Earlsmead Primary School
At Earlsmead, we use the Read to Write scheme of work which empowers teachers to provide high-quality teaching of writing through children’s high-quality literature (Vehicle Texts). The units of work centre on engaging, vocabulary-rich texts, with a wealth of writing opportunities. Several of these carefully selected Vehicle Texts have strong thematic links to our Science, History and Geography curriculum.
The National Curriculum states that spoken language underpins the development of reading and writing and, with oracy being such a high priority for children at Earlsmead Primary School, we weave talk opportunities into every lesson. Using a variety of drama strategies and groupings for talk, children have numerous opportunities to orally explore a text type before they start to write.
The national curriculum and EYFS framework is used to inform the planning and delivery of the writing curriculum at Earlsmead. Writing is taught explicitly in English lessons and skills learnt are regularly reinforced within lessons across the curriculum. Using a combination of novels, film, poetry and relevant real life events, learning is fun, meaningful and memorable.
Having studied different texts, pupils immerse themselves in the language and structure of these to create their own toolkit – an aid to writing. This ensures that language patterns, punctuation and key phrases are internalised by the children so that they become confident and competent writers. Repeated practice of writing genres ensures that pupils leave our school capable of writing for different audiences and purposes.
Spelling is taught outside of English lessons and children understand the importance of learning spellings in a memorable and interesting way. A range of strategies are used to ensure personable learning which supports pupils in becoming competent lifelong spellers. Accurate spelling is expected in all writing across the curriculum and children are taught and given time to edit their spellings and recognise their own errors.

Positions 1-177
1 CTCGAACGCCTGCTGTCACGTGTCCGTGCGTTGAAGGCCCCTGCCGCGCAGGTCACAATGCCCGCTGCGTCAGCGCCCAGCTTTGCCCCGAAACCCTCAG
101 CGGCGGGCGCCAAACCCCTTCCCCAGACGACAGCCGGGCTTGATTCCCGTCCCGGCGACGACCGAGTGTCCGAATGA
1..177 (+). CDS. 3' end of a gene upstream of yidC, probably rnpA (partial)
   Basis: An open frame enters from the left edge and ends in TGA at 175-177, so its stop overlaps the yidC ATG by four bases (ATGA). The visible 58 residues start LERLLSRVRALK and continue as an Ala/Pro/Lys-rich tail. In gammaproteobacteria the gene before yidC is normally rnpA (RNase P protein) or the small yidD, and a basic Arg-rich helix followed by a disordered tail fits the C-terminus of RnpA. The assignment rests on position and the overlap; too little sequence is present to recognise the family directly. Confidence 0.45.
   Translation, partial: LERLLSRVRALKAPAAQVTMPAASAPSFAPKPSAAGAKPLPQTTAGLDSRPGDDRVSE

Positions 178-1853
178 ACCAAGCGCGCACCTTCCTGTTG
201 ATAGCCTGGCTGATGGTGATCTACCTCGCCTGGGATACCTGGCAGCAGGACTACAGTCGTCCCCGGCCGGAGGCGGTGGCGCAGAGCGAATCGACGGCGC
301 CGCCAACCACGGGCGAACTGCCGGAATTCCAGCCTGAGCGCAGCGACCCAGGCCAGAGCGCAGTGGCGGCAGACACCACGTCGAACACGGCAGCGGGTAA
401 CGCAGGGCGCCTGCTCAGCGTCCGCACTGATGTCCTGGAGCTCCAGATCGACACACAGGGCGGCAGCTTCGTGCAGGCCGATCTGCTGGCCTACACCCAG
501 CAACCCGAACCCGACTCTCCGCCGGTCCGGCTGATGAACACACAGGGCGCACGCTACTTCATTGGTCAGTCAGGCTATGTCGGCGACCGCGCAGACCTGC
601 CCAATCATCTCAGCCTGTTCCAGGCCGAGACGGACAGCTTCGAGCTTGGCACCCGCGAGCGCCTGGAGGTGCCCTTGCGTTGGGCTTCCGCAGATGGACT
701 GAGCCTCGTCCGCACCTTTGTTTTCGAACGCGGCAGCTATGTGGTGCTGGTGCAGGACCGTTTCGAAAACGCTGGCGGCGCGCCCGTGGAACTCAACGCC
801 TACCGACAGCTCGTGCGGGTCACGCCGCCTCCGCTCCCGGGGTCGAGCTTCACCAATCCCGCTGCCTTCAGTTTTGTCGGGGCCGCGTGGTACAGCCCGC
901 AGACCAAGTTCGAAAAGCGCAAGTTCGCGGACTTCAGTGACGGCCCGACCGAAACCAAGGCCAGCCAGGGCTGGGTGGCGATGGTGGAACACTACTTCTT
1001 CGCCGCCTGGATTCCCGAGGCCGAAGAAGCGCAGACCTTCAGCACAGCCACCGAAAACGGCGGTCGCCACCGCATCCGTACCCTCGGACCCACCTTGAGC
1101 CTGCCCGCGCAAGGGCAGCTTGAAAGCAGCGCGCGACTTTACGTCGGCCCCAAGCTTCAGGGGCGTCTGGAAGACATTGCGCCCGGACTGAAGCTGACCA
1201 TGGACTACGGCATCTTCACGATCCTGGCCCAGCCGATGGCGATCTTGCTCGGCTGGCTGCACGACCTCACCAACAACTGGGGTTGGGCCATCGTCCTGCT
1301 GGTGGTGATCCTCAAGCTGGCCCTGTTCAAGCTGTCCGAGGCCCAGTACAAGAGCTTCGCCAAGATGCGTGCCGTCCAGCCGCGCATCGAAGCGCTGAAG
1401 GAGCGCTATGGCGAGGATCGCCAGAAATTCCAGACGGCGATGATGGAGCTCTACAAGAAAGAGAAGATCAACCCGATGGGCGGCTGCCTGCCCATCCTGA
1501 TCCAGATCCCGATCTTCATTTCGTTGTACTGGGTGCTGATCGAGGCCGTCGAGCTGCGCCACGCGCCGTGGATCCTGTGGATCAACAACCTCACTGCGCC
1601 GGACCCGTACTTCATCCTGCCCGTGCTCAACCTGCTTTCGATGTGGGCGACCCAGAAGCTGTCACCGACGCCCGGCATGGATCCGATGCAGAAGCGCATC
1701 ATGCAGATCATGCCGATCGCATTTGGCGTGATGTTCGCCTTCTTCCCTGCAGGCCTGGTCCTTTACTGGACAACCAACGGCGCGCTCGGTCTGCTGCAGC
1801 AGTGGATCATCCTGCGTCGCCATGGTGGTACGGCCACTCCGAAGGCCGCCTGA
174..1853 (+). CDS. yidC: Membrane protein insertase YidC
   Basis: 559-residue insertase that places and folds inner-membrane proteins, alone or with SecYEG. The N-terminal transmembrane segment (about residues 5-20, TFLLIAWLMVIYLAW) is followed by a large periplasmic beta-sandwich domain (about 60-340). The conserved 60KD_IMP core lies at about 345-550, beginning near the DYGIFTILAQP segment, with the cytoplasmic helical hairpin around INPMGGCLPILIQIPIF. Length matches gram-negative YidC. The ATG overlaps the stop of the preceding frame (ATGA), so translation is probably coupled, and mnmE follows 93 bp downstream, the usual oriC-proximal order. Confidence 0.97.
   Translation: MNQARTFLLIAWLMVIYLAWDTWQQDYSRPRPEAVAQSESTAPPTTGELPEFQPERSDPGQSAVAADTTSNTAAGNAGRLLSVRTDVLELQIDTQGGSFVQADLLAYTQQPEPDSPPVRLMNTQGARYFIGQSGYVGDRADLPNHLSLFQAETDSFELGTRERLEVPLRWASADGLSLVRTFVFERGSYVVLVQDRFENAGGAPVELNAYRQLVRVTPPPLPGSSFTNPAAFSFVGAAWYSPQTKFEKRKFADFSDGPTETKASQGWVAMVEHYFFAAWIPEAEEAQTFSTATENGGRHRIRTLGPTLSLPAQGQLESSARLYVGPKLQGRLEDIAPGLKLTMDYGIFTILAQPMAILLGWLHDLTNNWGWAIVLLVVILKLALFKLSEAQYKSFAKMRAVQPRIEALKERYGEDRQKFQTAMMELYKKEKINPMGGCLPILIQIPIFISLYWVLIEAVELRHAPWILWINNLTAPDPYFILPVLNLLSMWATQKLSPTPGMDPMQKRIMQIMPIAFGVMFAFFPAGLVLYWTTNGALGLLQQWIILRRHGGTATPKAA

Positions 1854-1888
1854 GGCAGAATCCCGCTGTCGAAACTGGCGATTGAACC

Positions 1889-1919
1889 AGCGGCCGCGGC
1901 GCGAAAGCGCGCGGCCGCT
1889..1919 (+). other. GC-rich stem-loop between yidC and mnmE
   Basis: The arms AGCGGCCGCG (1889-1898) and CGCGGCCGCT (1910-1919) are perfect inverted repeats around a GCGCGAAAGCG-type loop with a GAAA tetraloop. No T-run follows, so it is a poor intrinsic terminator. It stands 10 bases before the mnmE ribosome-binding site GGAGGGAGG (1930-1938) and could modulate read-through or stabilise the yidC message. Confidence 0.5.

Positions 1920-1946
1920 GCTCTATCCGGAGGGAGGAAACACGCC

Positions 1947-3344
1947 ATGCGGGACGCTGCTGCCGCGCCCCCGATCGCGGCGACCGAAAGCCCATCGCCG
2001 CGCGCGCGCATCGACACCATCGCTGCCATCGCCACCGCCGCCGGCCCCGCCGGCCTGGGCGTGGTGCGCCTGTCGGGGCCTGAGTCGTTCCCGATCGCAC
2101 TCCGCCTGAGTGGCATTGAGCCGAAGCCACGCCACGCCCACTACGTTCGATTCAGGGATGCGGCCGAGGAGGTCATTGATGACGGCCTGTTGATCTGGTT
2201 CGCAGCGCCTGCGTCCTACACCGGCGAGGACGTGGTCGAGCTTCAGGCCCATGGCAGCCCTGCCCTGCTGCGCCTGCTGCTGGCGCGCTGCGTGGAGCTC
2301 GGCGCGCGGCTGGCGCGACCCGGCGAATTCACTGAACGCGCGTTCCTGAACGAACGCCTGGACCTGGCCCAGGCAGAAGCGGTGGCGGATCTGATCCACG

The teaching of grammar and standard English is an integral part of every writing lesson and across the whole curriculum. Using the national curriculum, key grammar and standard English skills are taught progressively and systematically throughout the school. This is embedded by giving children the opportunity to practise these at the start of each English lesson as well as the start of the day.
Teachers model the process of writing within every English unit so that children understand the thought process behind writing. During this process, teachers think out loud, edit and demonstrate how and why they have structured their writing in the way that they have. Children are then given the opportunity to participate in a shared write, where everybody contributes to the writing outcome. This is scaffolded further into paired, supported and finally independent writing.
Teachers use assessment as an integral part of the teaching and learning process and link it clearly to the children’s next steps:
- Formative assessment tracking grids (statements taken from the national curriculum).
- Constructive marking: teachers leave next steps in books when marking to ensure that children know exactly what they need to do next to make progress in their writing, and children are encouraged to respond to this in orange pen.
- 2-3 pieces of ‘extended writing’ per half-term which are used as part of our summative assessment processes to track progress and inform future planning.
The impact on our children is that they have the knowledge and skills to be able to write successfully for a purpose and audience. With the implementation of the writing sequence being established and taught in both key stages, children become more confident writers and have the ability to plan, draft and edit their own work.
By the end of key stage 2, children will have developed a writer’s craft: they enjoy sustained writing and can manipulate language, grammar and punctuation to create effect. As all aspects of English are an integral part of the curriculum, cross-curricular writing standards are also improved and skills taught in the English lessons are transferred into other subjects; this shows consolidation of skills and a deeper understanding of how and when to use specific language, grammar and punctuation.